Billionaire Richard Branson has pumped almost £20 million into the controversial online currency Bitcoin.
His £17.8 million investment makes him one of the leading backers of the virtual currency which seemed dying on its feet earlier in the year after allegations of involvement in organised crime and scams.
Branson has put his money into BitPay, an online payment application for the currency that runs on the lines of PayPal.
Some of the cash is also believed to have gone towards buying up a stock of Bitcoin.
Branson has lent his support over a long period to the principles behind Bitcoin and other digital currencies.
His Virgin Galactic space venture accepts payments from passengers in Bitcoin – and the payments were processed by BitPay, the firm he has bought into.
BitPay is believed to deal with around £600,000 of Bitcoin transactions a day.
“This investment from someone with such a high profile in the business world as Sir Richard will help take us to another level,” said BitPay founder and chief executive Tony Gallippi.
“The company is setting up offices around the world and this investment will help us expand quicker.”
The birth pangs of Bitcoin have been mired in controversy and dogged by bad luck since coming online in 2009.
No one owns the software that generates Bitcoin; the currency has no official site, staff or offices and is not regulated by any government or central bank.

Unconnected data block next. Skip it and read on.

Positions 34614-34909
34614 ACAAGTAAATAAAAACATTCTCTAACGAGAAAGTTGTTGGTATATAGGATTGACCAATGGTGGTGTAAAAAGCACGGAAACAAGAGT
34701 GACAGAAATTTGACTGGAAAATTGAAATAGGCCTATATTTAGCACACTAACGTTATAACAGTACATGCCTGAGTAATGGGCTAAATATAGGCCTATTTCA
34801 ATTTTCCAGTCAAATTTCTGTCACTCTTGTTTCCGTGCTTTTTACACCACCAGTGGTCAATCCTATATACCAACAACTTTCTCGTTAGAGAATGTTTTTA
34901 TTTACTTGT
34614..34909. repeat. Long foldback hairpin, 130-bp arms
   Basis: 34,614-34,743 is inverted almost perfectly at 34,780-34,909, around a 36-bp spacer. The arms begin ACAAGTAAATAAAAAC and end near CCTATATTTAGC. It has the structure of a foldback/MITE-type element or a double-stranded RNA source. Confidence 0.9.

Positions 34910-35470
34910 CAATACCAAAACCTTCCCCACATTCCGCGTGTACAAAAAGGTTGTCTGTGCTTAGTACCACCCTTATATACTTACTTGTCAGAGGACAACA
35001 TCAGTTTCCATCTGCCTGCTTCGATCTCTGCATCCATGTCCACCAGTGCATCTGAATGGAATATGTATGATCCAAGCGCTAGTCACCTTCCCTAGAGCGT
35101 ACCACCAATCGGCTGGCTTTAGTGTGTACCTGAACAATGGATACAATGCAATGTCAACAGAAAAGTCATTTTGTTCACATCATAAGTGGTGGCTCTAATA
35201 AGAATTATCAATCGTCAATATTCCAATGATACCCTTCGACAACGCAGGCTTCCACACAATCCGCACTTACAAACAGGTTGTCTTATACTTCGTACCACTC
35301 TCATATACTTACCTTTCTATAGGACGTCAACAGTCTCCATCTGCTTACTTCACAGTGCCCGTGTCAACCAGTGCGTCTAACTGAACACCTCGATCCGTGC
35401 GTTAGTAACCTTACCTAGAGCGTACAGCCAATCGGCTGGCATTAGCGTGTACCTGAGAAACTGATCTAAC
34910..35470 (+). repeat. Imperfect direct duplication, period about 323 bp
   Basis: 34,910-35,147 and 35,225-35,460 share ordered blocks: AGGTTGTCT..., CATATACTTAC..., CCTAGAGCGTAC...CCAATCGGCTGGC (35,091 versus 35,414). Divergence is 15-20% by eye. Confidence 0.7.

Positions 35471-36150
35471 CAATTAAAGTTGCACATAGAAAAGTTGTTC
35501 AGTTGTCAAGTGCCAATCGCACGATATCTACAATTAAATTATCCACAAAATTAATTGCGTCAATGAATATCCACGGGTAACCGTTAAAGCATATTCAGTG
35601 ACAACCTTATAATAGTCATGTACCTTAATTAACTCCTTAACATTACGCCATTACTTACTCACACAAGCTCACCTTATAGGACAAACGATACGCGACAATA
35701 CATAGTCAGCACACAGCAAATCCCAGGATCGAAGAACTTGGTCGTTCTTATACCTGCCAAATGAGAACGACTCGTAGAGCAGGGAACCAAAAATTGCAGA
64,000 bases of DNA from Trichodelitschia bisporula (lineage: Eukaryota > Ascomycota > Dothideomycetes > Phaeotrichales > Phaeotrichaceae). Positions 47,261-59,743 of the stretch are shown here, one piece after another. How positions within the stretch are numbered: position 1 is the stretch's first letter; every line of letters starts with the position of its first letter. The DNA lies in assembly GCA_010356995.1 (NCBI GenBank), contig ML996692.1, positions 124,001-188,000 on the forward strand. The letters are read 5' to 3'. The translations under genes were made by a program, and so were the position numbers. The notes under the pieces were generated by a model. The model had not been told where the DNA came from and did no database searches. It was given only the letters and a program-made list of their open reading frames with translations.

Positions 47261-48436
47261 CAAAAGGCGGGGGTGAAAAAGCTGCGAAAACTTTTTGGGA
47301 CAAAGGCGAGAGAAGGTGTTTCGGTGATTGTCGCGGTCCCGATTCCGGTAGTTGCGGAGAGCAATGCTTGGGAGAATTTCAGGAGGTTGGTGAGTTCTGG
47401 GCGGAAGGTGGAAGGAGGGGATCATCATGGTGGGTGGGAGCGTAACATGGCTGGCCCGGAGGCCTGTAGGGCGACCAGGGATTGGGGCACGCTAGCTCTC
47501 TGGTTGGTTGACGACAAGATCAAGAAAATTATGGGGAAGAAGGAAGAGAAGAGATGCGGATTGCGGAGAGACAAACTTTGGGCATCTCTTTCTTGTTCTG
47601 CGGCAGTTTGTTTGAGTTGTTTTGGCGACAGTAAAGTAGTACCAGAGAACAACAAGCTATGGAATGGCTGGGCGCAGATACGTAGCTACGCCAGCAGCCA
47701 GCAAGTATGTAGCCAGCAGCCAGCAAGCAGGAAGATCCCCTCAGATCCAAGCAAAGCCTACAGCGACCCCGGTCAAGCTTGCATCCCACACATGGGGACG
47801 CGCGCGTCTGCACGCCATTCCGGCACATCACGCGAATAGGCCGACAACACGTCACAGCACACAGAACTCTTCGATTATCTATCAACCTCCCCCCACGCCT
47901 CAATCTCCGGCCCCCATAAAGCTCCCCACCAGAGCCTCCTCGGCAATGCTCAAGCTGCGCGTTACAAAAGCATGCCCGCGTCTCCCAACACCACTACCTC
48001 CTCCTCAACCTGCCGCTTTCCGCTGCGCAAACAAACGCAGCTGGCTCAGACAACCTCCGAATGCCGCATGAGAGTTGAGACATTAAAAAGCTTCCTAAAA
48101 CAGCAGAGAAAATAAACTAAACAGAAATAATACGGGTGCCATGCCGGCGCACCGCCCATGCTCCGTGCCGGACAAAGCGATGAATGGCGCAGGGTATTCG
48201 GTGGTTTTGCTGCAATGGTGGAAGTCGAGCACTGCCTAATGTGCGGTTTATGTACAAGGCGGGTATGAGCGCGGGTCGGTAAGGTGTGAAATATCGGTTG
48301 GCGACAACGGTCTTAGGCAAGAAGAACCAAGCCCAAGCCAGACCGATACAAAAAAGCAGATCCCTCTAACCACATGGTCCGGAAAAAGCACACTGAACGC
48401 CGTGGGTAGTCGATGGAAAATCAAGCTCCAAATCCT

The currency is generated by users solving complex mathematical problems.
Meanwhile, a new controversy has hit the Bitcoin Foundation, a collaboration of Bitcoin traders.
At least 10 members have resigned in protest of former Disney child star and Bitcoin entrepreneur Brock Pierce as a director.
The row has hit the foundation on the eve of its annual conference in Amsterdam. Around 1,000 entrepreneurs and investors are expected to attend the conference.
The resignations relate to allegations about Pierce involving bankruptcy, drugs and pressuring employees for sex which are currently waiting to go before courts. Pierce denies the claims.
He was voted on to the board to take the place of two disgraced members – Mark Kapeles, chief executive of the bankrupt leading Bitcoin exchange Mt Gox and Charlie Shrem, who is facing charges of conspiring to launder money for underground web site Silk Road.
US law enforcement officers accuse Silk Road of acting as a front for organised crime involving the sale of drugs and weapons.